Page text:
Lucy Nelligan is a violinist with RASOTA and has been playing for 10 years. When her orchestra teacher told them that they had been selected to work with the Opera Orchestra she was thrilled: this was an opportunity to see people doing what she loved and who had dedicated their whole careers to it. Lucy is hoping to go into a professional music career, maybe on the Celtic/Irish music side, and she was so happy to have this opportunity to experience a professional orchestra.
Lucy worked with a number of violinists in the orchestra, including Jennifer Cho. Jennifer has played since a young age and remembers a moment in 4th grade when she was inspired by a concert violinist who came to her school. It gave her a feeling of what it meant to be a professional musician, a learning she was able to pass along in this program. Jennifer also worked to help the students understand how to add nuance and character to an orchestral line, thinking about the character of the piece and thinking how to transform a line. She impressed upon the violinists working with her that even professionals still have to work on technique (practice is important!).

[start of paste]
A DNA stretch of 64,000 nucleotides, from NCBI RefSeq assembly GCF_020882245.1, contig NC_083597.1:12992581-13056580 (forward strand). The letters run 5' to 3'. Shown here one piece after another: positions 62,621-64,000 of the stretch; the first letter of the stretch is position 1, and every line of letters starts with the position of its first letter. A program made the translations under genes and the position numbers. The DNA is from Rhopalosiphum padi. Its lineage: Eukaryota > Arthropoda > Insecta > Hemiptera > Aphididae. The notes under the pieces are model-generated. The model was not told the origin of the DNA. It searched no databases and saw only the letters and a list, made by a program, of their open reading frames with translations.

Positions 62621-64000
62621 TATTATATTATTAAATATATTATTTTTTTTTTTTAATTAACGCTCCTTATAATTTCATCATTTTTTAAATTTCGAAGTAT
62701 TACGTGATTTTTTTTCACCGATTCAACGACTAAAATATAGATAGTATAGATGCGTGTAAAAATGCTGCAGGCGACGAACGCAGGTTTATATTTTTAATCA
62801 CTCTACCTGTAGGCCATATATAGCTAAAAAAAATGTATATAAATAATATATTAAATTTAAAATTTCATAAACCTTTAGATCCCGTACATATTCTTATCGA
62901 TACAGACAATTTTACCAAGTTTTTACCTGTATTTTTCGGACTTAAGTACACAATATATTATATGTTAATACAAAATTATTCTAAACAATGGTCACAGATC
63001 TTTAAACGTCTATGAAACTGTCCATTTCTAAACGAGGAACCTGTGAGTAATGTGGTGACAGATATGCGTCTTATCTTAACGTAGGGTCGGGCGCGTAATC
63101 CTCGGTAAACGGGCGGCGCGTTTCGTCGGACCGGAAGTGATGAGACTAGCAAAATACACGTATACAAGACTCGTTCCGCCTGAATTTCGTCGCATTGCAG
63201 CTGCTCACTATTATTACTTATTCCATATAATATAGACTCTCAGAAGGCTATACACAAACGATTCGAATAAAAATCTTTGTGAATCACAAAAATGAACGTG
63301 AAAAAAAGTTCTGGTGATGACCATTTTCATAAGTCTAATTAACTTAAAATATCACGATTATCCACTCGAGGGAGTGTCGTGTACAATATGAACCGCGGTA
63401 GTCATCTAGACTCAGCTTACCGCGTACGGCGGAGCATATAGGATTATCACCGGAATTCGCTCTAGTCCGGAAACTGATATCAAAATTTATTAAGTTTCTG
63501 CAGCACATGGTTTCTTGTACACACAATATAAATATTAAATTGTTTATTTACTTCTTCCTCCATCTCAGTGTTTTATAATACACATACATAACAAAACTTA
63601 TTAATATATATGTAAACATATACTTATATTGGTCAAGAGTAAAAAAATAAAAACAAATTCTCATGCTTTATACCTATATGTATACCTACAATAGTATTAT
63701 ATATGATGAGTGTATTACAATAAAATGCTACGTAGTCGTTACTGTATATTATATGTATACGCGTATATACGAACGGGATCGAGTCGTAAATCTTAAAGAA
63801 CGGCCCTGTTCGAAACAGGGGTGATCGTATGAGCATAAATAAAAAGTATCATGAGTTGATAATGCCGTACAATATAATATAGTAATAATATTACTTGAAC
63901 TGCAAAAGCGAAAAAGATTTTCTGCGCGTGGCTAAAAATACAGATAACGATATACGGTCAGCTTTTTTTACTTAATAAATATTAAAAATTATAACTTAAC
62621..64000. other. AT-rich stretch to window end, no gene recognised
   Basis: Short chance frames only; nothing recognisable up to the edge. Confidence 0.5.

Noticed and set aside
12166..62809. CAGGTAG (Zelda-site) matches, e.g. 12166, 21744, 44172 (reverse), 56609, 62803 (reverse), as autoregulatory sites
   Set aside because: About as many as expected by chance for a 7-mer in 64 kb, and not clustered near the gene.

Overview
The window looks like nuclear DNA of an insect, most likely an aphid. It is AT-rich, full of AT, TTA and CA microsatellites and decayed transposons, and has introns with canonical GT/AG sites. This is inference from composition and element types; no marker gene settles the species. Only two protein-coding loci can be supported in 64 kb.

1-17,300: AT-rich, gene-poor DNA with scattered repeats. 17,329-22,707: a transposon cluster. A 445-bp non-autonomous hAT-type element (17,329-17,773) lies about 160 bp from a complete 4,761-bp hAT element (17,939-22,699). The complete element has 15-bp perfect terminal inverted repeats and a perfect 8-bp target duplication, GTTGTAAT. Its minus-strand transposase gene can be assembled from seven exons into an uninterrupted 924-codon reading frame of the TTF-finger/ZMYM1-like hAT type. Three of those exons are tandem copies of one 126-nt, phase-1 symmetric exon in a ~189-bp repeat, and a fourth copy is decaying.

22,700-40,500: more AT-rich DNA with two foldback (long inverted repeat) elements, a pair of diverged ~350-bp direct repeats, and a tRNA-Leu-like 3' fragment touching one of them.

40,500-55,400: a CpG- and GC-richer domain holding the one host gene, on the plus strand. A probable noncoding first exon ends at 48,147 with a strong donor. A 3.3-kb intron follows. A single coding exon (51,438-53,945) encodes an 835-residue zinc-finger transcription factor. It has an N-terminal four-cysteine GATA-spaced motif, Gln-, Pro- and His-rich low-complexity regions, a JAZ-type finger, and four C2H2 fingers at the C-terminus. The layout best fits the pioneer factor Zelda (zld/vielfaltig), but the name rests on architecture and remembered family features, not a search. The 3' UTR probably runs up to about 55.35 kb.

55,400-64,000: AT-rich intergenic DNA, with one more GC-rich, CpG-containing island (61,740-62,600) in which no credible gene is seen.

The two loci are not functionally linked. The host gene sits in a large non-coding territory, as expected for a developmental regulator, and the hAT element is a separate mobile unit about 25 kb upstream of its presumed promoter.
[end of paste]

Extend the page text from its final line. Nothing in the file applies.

For Lucy, the big take-away was how much like a chamber group the orchestra felt—she learned about connecting to her colleagues within the orchestra and listening and reacting as though a chamber music. Orchestral playing is, as she notes, about “keeping your ego in check”, particularly in an opera orchestra where you are collaborating not only with other players but also singers (the RASOTA orchestra collaboration also worked with singers from the high school).
Jennifer remembers the night of the performance at the Wilsey Center. She entered the building bracing for the noise and chaos of a group of children preparing for a concert. As she got off the elevator, she was amazed to find a group of young people, focused, engaged and thoughtfully preparing. It was a wonderful example of how dedicated these students already are to their craft, and how impactful their time with the Opera Orchestra had been.
We’re excited to keep this new program growing and developing, providing opportunities for more students to engage with the amazing talents of San Francisco Opera, not only in the Orchestra, but also other groups within the Company. There are so many windows of possibility that we can open at the Opera for young people interested in delving deeper, and we’re thrilled to develop these side-by-side opportunities to connect students first-hand with the thrilling skills embodied within San Francisco Opera.
As we come to a close of a fall season that has provided extraordinary adventures on stage, it is so impactful to also see these more intimate expressions of artistic possibility. Whatever pathway these students take, the chance to participate will resonate for lifetimes.